eXtensions - Tuesday 2 May 2017
Cassandra: Tomorrow Q2 2017, Security Problems - a Fix for Mac Users, a Gasp for Intel users (except those with Macs)
By Graham K. Rogers
As a reminder, Apple's guidance has revenue for the quarter at between $51 - $53 billion. The announcement will be at around 5am here and I will be asleep.
Wall Street cannot abide the thought of several billions of dollars just sitting in Tim Cook's vaults doing nothing, which suggests a failure of imagination on their part. Apple invests and reinvests the money, depending on where it is (Ireland, China, Singapore) and what the company needs to purchase: materials, companies. The idea that the cash is stagnant is wrong.
It might be put to better use for shareholders if some could be repatriated and this has been a bone of contention for a long time, with the US tax man as desperate as Walls Street to take Apple's money away and its masters in the Senate and Congress complaining when Apple uses the laws Congress wrote to protect their friends. As Tim Cook explained to a patronising Sen McCain, Apple sticks to the laws on taxation as they exist. Change them and we will comply.
In a month, those invited will be off to San Jose for the WWDC. I am not expecting to go this year. As I am no longer writing for the Bangkok Post what would be the point for Apple to invite me? I am realistic enough to understand this, so will follow as closely as I can from afar.
To be fair, Siri does not work well for me and often misunderstands what I have requested; and I did see an accidental activation when someone from Apple was outlining the iPhone 7 when it was new and said, "If I say, Hey Siri, Phone mother. . ." at which point she stopped and frantically tried to stop a phone call going through to Singapore. I was actually impressed. Amused too, but impressed.
I was a little incredulous at this and dropped a note to someone I know at Apple. I am now ensured that this will be passed to those who need to know so that the situation can be monitored. A word in the right ear might be needed as the suggestion that users, sellers or those installing would have to register may cause some unease.
Dire problems were predicted, but the hoops a user had to jump through to make this go live were such that most of us would be OK. It was a phishing attack that needed a ZIP file opened: and for me it would already be in the trash. It has been fixed by Apple, Glenn Fleishman (Macworld) reports.
The article explains how it was discovered, what it does and how Intel buried their corporate heads in the sand but have now issued an advisory notice. They will update firmware, but Charlie Demerjian examines this (the site may be slow - patience) and suggests that, with older machines and certain box makers, this may not happen and the vulnerabilities are putting thousands of users at risk.
I picked this up in a direct message on Twitter and it was pointed out to me that Apple computers seem to be less at risk. While the article (above) does not cover this, I was told that this was mentioned by The Register. As I rarely read this nowadays with its puerile and smarmy attacks on Apple whenever possible, the mere fact that the Register (Chris Williams) backs Apple gives this some credence.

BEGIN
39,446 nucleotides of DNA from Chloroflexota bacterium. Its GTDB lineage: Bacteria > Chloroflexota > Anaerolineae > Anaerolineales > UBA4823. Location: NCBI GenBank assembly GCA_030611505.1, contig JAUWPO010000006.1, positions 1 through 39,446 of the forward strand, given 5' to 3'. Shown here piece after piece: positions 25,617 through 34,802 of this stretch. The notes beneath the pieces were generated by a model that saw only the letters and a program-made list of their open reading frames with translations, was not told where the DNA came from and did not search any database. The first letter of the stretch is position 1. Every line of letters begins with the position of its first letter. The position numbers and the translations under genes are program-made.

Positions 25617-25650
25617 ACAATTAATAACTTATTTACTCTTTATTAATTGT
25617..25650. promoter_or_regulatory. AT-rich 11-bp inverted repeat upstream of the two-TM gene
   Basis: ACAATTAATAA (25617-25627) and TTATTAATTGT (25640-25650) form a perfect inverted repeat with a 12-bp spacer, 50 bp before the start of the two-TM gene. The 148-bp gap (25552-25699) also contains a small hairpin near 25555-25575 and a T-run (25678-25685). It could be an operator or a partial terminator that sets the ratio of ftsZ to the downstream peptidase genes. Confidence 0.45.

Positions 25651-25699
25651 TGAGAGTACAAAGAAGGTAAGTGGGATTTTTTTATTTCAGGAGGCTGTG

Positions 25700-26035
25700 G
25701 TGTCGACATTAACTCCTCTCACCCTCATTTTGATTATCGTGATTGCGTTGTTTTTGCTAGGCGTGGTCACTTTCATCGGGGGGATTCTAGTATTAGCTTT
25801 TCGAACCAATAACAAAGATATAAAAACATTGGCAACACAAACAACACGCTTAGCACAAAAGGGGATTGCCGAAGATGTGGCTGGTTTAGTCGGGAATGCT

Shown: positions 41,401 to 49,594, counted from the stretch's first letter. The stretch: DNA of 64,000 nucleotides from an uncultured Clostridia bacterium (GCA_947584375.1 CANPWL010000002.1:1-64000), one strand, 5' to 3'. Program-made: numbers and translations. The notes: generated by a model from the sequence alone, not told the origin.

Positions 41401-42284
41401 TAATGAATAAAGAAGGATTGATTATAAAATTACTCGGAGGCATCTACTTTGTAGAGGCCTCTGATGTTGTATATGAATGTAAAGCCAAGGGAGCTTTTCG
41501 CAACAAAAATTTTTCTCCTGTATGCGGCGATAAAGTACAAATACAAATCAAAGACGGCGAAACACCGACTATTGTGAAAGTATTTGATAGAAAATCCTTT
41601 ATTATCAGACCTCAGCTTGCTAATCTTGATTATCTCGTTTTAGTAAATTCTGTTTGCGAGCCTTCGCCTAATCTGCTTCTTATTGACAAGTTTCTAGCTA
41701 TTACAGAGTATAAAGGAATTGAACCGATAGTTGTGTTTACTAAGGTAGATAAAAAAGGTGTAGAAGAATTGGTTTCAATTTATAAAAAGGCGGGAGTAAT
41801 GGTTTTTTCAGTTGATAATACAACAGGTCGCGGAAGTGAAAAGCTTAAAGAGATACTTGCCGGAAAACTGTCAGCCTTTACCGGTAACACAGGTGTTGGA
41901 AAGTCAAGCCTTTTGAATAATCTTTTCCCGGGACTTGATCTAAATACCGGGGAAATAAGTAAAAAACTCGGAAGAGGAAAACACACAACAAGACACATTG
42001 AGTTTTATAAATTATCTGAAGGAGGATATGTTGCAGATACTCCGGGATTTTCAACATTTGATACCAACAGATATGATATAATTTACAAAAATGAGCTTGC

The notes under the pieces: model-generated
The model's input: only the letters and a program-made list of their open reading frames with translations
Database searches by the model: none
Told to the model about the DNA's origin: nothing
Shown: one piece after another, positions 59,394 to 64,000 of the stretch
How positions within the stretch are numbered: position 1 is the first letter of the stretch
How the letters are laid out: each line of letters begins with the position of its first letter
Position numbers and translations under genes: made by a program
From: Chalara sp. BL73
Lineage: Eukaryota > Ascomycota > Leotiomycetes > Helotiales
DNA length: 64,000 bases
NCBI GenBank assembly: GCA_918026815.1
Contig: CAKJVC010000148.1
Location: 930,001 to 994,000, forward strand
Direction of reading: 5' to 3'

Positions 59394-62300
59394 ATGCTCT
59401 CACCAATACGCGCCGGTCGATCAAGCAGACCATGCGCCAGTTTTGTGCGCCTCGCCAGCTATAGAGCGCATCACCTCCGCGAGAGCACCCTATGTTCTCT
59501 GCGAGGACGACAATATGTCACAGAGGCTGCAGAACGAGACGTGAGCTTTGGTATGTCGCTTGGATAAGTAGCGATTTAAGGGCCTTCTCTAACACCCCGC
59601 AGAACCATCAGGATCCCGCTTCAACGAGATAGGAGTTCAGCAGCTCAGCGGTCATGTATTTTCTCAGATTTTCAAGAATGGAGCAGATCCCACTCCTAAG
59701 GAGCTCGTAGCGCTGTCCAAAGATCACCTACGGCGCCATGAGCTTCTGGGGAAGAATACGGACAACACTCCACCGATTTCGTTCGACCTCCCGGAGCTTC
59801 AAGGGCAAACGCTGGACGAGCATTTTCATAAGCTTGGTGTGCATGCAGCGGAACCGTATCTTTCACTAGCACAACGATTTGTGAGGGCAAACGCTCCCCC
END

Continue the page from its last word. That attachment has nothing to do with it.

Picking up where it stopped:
He writes that "if you're using a machine with vPro and AMT features enabled, you are at risk", adding, "Modern Apple Macs, although they use Intel chips, do not ship with the AMT software, and are thus in the clear." The article, like the original by Demerjian is a little complex but really is worth working through.
The implications here for Intel are not clear, although I would not be surprised to see a fall in the price of its shares: a vulnerability is one thing, denying and concealing it is a whole different matter. And if some companies have lost data, or otherwise been put at risk, there could be grounds for litigation, especially as they had been told over and over and in Demerjian's words, "disagreed" with the expert analysis. Not laughing now, I wager.
Of course, I can pull my "get a Mac" comment with my students this week, but in all seriousness, Apple will have to consider their position too and this may be the push that they need (I know several will be hoping for this) to make the move to ARM chips: its in-house designed A-series. They might also consider AMD as that company had some setbacks this week with lower server chip sales and the share price is a bit lower, perhaps making it a soft target. Not as low as Intel might go, however. . .
What they have down there currently are resellers in the same mode as the iStudio stores in Thailand, which are closely linked to an older distribution system that may not be in the best interests of the customer or Apple. While Apple has some influence in Singapore with its long-time links there, the idea of having a real Apple shop in Bangkok, although it has been floated many times as a wish item by consumers here, may never get off the ground.
Graham K. Rogers teaches at the Faculty of Engineering, Mahidol University in Thailand. He wrote in the Bangkok Post, Database supplement on IT subjects. For the last seven years of Database he wrote a column on Apple and Macs. After 3 years writing a column in the Life supplement, he is now no longer associated with the Bangkok Post. He can be followed on Twitter (@extensions_th)
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